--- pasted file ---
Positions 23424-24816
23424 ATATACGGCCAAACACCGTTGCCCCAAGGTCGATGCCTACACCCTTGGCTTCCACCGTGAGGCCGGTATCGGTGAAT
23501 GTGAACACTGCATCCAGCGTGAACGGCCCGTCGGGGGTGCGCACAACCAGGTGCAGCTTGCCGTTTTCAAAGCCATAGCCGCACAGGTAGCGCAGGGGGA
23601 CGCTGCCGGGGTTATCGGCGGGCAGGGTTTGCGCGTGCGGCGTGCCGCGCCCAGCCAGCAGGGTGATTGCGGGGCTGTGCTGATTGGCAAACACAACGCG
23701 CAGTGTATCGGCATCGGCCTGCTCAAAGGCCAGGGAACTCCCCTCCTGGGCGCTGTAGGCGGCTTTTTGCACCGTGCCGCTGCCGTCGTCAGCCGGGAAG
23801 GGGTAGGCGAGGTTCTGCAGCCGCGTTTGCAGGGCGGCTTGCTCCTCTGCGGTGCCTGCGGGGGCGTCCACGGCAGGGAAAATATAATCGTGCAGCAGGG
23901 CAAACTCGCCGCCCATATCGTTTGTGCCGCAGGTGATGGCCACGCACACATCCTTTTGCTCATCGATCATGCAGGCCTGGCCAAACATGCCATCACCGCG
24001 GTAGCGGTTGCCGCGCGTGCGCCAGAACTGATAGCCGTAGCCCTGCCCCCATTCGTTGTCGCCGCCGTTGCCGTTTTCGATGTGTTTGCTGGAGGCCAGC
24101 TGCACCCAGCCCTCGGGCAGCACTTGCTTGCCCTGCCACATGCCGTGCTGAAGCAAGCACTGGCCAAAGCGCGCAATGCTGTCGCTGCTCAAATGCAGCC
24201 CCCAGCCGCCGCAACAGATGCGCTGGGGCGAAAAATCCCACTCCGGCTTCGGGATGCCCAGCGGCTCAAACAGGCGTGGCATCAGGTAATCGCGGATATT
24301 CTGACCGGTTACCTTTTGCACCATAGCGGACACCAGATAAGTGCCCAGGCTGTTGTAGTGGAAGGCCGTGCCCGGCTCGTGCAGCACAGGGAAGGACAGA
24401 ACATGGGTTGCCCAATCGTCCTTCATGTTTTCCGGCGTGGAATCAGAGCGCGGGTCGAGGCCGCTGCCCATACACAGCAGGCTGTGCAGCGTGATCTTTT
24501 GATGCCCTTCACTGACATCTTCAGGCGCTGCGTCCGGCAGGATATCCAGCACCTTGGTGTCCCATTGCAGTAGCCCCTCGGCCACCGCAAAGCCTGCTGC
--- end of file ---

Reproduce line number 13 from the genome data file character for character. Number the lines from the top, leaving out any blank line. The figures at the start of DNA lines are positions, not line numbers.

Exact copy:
24501 GATGCCCTTCACTGACATCTTCAGGCGCTGCGTCCGGCAGGATATCCAGCACCTTGGTGTCCCATTGCAGTAGCCCCTCGGCCACCGCAAAGCCTGCTGC